Each year on November 11, the Public and Private Workers of Canada (PPWC) commemorates Remembrance Day.
Generations of Canadians have served our country and the world during times of war, military conflict and peace. Through their courage and sacrifice, these men and women have helped to ensure that we live in freedom and peace, while also fostering freedom and peace around the world.
On November 11, Canadians pause in a silent moment of remembrance for the men and women who have served, and continue to serve our country during times of war, conflict and peace.
The PPWC honours those who fought for Canada in the First World War (1914-1918), the Second World War (1939-1945), and the Korean War (1950-1953), as well as those who have served since then. More than 2.3 million Canadians have served our country in this way, and more than 118,000 have died. They gave their lives and their futures so that we may live in peace.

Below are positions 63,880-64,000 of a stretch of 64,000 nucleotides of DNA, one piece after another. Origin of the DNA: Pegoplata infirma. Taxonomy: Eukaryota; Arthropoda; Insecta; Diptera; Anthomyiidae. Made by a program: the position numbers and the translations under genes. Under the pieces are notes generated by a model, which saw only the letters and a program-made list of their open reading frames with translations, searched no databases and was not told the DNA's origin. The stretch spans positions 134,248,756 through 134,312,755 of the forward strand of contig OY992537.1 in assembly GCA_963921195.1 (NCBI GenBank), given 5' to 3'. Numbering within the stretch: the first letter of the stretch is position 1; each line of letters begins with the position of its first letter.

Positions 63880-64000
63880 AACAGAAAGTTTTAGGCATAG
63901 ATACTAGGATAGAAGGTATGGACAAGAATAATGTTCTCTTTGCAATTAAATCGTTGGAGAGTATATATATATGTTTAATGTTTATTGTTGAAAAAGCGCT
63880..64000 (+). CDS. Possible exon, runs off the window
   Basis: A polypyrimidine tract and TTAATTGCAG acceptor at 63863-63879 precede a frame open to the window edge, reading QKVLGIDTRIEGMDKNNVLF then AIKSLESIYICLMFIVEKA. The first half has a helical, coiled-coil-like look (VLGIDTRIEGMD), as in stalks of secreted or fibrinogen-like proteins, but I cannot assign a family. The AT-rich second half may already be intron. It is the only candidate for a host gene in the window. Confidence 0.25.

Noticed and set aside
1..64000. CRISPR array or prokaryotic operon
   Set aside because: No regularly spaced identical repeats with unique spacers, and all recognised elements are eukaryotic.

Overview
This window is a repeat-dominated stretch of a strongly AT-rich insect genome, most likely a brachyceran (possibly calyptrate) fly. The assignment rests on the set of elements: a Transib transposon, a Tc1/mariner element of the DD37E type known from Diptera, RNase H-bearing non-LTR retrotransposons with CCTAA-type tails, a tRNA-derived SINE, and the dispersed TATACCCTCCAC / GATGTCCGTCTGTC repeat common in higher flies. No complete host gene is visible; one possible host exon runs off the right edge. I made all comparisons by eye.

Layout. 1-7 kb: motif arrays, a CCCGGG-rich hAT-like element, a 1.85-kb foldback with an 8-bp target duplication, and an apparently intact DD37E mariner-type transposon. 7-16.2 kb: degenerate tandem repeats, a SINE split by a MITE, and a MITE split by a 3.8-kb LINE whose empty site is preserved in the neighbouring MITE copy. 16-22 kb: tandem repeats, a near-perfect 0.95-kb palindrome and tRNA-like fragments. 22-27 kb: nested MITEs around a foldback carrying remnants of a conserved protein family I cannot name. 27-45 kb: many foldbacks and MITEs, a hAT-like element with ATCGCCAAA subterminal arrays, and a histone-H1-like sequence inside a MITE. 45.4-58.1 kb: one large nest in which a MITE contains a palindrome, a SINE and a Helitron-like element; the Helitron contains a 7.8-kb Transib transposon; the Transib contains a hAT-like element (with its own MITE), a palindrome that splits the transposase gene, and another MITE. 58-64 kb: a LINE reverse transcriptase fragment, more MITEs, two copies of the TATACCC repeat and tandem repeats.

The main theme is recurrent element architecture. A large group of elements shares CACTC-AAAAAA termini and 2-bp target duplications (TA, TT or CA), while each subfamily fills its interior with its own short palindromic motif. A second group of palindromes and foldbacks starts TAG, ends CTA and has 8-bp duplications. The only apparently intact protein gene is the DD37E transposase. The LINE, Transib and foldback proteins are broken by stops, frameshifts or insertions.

They died for us, for their homes and families and friends, for a collection of traditions they cherished and a future they believed in; they died for Canada. The meaning of their sacrifice rests with our collective national consciousness; our future is their monument.
During times of war, individual acts of heroism occur frequently; only a few are ever recorded and receive official recognition. By remembering all who have served, we recognize their willingly-endured hardships and fears, taken upon themselves so that one day, we could live in a world without military conflict or war.